Cue plenty of jokes on all sorts of easy targets: the 2009 and 2011 films, with their evocation of weird Beautiful Mind-esque math genius Holmes; the great detective's cocaine addiction; the social backwardness of Victorian England (but only really its sexism); and for some reason the launch of the RMS Titanic, which took place 16 years later, but is still a major plot point. This is, somehow, the most singularly rankling part of the whole movie. It should come as little surprise that Holmes & Watson is fueled by anachronism: this was front-and-center in the ad campaign, which finds Watson inventing the selfie and the drunk text, among other jokes whose punchline is, in its entirety "let's use internet slang and 2010s pop culture references but written with brittle and old-fashioned words like they would have talked back in the 1890s". Or the extended agony of a joke in which Dr. Hart keeps saying variations on "In America, we would never do [thing that Donald Trump does every week]", as though pointing out over and over again that people in the 19th Century would never have predicted our current political swamp is somehow in and of itself structured like humor. And these jokes are of course tired bullshit, aiming for the lowest of the low-hanging fruit and still somehow not always hitting their targets.

Still, that's expected. Bringing in the Titanic for a bunch of random-ass jokes? That's just weird, as though Cohen, in writing the screenplay, made the calculated decision that as long as something was more than 100 years old, it all went into the same bucket of "late 19th Century Victorian shit". Or maybe it's not even calculated. Maybe it is legitimately just that Cohen figured that old was old, and went for it.  Either way, quite a few jokes in the film fall into exactly this gutter, suggesting a total disinterest in anything resembling a consistent, stable world. Which might sound ludicrous of me to bring up, but you need that - if you're going to break rules for the sake of funny, you first need to clearly indicate what the rules are to be broken. And Holmes & Watson can't do that, not in its historical context, not in its mystery plot, not in anything. It assumes simply that if Ferrell and Watson adopt funny voices that are at last vaguely close to "British", and say things loudly and get panicky a lot because they keep fucking up and destroying things, comedy will ensue somewhere along the line.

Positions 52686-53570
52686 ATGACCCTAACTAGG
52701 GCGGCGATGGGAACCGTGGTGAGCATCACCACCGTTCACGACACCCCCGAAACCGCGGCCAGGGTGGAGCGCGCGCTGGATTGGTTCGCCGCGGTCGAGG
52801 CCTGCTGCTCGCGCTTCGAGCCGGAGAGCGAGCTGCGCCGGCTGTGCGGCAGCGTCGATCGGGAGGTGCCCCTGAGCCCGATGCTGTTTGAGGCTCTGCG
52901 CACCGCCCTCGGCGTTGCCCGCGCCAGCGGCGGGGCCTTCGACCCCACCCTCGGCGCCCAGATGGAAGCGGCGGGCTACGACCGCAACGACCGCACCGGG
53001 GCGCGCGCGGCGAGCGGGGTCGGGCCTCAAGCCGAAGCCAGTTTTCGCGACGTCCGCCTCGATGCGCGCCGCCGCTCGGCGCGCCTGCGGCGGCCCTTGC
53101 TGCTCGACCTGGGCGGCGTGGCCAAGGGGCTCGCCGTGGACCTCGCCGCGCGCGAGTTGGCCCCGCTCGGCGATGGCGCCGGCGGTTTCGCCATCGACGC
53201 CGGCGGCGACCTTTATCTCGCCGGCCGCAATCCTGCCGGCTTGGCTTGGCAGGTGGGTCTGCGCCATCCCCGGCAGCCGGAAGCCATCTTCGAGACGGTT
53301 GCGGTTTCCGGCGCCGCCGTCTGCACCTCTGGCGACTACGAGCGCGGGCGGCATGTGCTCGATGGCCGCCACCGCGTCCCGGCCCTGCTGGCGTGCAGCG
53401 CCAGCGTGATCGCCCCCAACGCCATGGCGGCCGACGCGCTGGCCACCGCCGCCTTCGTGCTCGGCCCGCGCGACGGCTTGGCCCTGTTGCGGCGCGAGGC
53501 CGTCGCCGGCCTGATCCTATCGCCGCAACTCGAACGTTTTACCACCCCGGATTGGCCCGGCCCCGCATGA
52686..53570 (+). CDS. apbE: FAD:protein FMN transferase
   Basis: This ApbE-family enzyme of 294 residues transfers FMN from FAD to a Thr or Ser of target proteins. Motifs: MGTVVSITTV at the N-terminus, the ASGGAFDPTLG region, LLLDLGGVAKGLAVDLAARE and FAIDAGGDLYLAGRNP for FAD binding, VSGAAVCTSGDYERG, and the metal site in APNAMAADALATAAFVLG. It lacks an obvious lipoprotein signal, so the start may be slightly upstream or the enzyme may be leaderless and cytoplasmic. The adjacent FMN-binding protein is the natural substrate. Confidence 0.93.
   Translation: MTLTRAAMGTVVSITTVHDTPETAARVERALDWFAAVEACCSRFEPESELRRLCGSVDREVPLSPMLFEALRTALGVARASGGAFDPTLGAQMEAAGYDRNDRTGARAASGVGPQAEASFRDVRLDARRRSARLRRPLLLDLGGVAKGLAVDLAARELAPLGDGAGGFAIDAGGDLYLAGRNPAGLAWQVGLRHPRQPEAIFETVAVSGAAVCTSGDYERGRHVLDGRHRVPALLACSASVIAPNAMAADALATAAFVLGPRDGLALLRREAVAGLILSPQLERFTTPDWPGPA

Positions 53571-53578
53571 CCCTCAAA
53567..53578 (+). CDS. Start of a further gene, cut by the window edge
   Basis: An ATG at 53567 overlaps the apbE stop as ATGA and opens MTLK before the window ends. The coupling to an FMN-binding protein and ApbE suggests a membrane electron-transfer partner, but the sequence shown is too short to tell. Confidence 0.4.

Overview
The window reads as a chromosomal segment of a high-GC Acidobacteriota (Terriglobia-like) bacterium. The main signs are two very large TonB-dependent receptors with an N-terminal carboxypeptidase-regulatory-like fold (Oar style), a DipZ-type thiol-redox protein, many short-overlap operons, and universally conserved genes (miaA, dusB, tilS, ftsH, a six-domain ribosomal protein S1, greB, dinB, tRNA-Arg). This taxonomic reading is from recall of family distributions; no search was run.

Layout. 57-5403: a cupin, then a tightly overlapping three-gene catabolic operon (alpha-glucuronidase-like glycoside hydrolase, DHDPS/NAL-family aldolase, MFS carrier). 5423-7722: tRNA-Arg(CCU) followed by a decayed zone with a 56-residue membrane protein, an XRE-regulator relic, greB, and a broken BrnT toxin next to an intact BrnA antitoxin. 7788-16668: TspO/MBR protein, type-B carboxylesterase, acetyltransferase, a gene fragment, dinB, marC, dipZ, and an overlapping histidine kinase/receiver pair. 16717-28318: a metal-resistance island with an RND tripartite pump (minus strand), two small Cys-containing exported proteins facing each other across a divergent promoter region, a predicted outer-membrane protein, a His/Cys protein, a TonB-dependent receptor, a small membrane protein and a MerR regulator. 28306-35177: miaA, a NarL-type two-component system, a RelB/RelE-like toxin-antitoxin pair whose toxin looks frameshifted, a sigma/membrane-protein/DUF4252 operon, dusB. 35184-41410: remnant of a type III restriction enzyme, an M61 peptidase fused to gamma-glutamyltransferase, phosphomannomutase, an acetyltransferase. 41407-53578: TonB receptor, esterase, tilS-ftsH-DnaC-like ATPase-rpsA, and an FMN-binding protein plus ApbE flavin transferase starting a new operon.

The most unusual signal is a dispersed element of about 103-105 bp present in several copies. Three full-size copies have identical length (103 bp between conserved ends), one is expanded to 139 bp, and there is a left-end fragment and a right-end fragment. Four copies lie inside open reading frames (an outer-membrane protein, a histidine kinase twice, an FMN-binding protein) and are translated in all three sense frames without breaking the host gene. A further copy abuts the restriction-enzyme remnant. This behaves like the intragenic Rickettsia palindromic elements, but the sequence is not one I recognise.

Surprise, surprise: it does not so ensue. Holmes & Watson is a grueling, persistently unamusing 89 minutes. It doesn't repeat itself, to be fair, but it somehow feels as though it does, with every single joke being told in exactly the same unsuccessful register. Only once does the film actually come alive: Alan Menken and Glenn Slater have been brought in to write a musical number, in which Holmes and Watson proclaim their friendship after all the turmoil they've been through, and it's still not funny, but at least a Menken musical number feels like something that has vitality. Nothing else does: not the lazy writing, and definitely not Ferrell and Reilly's one-note performances, the worst either man has ever been onscreen. It's a miserable thing to watch, and perhaps the only thing about it of any interest is how much it wrecked everybody's Worst Movies of 2018 lists with only one week left in 2018.